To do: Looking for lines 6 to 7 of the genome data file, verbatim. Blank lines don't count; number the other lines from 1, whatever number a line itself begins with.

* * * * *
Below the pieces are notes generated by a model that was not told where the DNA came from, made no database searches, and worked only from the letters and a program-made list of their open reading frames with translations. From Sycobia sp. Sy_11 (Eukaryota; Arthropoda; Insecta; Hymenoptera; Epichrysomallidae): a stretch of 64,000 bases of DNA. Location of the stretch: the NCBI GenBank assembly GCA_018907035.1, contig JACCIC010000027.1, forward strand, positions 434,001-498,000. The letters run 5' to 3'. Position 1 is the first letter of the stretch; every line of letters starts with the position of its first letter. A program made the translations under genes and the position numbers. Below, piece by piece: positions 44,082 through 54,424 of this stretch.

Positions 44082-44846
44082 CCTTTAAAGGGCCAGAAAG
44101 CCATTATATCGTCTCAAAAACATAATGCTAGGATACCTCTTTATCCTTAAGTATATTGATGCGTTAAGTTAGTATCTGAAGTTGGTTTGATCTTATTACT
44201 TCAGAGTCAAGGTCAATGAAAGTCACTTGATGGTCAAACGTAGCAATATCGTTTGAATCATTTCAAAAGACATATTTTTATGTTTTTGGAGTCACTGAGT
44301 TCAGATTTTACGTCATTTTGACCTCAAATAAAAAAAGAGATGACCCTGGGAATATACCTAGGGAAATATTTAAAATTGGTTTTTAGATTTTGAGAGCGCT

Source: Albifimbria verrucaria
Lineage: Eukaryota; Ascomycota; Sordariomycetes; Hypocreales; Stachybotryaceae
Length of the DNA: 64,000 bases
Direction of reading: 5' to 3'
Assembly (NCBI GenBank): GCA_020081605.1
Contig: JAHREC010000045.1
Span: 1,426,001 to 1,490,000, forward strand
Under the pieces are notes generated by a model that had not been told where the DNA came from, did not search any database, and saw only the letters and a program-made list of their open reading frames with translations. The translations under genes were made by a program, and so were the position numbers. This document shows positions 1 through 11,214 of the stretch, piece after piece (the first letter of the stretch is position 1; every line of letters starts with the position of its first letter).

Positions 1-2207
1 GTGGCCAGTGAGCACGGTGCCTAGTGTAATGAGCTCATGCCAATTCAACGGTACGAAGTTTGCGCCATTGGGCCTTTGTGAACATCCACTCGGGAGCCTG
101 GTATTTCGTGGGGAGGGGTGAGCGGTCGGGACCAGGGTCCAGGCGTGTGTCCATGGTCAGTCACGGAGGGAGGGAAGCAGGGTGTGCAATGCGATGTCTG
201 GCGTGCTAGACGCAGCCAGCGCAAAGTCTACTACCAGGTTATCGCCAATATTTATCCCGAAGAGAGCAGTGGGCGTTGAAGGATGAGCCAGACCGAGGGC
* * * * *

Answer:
44301 TCAGATTTTACGTCATTTTGACCTCAAATAAAAAAAGAGATGACCCTGGGAATATACCTAGGGAAATATTTAAAATTGGTTTTTAGATTTTGAGAGCGCT

Source: Albifimbria verrucaria